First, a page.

Balázs Tóth is head of the Law Enforcement Program at the Hungarian Helsinki Committee, a public benefit human rights organisation that provides legal help to refugees, detainees and victims of law enforcement violence. Kristóf Szombati met with Balázs, who has been working for the organisation since 2004, to discuss the challenges faced by civil society organisations in Hungary.
The discussion was prompted by news that the government will be introducing legislation that will require NGO leaders to declare their personal assets and will possibly categorise civil society organisations that receive more than half of their funding from abroad as “foreign-backed”. The prime minister defended the initiative by arguing that external attempts to influence national politics have become much more frequent than before. His argument was backed up by official government and pro-government media.
While the government’s spokesperson accused human rights organisations of conspiring with terrorists, the Hungarian Times daily disclosed that Hungary’s civilian intelligence agency would soon publish elements of an investigation into George Soros’ efforts to expand his influence in Hungary through the NGOs he supports. This effort to smear and rein in civil society organisations follows an earlier attack against the Norwegian government and the foundations which had been charged with distributing the Norwegian Fund’s grants aimed at supporting and developing Hungarian civil society in 2014.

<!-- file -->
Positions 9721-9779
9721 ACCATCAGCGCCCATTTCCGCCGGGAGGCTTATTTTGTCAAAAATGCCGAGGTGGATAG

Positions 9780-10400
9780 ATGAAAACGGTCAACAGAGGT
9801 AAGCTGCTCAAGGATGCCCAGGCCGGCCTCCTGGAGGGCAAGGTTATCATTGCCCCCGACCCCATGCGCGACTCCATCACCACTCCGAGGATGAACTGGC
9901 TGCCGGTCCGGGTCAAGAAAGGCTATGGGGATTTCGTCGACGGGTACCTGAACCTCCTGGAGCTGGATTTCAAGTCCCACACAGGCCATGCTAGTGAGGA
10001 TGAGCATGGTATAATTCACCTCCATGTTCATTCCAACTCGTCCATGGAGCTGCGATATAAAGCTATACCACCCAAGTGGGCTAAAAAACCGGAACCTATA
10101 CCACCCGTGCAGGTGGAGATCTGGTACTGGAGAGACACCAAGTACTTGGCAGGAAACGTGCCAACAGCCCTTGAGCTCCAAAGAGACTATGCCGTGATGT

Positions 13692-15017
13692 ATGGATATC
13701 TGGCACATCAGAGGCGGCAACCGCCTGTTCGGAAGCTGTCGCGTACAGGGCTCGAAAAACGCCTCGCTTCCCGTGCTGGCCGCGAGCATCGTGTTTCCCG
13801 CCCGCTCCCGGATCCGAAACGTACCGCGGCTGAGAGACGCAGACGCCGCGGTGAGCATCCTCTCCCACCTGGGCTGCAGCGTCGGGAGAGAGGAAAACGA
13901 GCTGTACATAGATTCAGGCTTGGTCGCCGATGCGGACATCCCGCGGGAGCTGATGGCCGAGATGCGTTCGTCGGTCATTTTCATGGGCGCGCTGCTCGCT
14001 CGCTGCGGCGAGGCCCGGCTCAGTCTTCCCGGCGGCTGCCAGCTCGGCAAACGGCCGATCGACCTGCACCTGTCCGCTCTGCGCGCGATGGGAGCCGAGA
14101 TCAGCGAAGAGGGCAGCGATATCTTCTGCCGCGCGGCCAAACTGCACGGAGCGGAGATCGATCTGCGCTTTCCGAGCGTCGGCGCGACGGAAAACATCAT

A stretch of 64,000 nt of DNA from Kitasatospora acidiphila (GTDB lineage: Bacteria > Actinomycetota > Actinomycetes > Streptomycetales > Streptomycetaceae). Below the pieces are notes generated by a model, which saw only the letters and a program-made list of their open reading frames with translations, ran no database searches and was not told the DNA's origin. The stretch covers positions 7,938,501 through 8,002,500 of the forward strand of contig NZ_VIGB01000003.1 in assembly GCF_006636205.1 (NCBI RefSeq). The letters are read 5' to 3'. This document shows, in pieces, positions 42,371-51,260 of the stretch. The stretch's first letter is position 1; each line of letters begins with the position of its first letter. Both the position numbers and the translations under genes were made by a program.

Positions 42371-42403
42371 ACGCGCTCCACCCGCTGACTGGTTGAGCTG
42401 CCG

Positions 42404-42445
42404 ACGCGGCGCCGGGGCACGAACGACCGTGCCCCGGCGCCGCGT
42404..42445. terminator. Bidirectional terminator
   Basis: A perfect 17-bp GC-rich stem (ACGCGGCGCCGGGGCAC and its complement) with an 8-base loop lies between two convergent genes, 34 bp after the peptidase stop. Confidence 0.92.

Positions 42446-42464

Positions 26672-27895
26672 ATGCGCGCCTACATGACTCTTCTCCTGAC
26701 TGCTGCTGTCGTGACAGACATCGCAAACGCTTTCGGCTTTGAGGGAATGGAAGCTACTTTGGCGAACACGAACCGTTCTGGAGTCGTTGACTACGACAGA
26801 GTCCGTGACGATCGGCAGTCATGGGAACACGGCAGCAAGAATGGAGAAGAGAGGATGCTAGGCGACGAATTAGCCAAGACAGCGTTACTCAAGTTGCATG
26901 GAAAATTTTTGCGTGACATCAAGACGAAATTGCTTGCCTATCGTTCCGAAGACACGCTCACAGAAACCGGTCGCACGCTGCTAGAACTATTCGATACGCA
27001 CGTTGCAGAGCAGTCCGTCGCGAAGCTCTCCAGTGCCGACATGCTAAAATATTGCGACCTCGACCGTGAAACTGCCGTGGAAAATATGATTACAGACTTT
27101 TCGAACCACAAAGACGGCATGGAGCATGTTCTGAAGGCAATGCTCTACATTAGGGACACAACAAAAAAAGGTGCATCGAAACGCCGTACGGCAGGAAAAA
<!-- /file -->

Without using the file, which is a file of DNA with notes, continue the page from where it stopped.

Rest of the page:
Kristóf Szombati: I’d first like to ask you about your personal experience. As a long-time associate of the Hungarian Helsinki Committee you’ve had the opportunity to closely follow the transformation of the NGOs that have sought to play a watchdog role in Hungary. What would you highlight as the key challenges that these organisations face today?
Balázs Tóth: The biggest challenge is that besides the normal tasks we’ve been carrying out in recent decades, such as research and analysis or strategic litigation, we now have to face something that is completely new for us: government-orchestrated disparagement campaigns. While the novelty of the terrain is itself a problem, this is made worse by the fact that the extra workload that is required to combat government attacks falls on the shoulders of the most overburdened organisations.
The third factor I’d like to highlight is that we’ve received a lot of threats from citizens via telephone, email and Facebook, and this has been the source of considerable psychological stress. You can imagine that it’s not so easy for our colleagues to come to terms with this.
How have these challenges evolved over time? Would you agree that 2004 (the year of Hungary’s accession to the EU, editor’s note) and 2010 (the year Fidesz gained a parliamentary supermajority, editor’s note) are milestones or watersheds for these NGOs?
I don’t see these two years as milestones. Accession to the European Union didn’t bring major changes in the lives of civil society organisations, although the harmonisation of legal standards did open up new opportunities for us. For instance, the law on equal treatment gave us the right to launch public-interest litigation cases.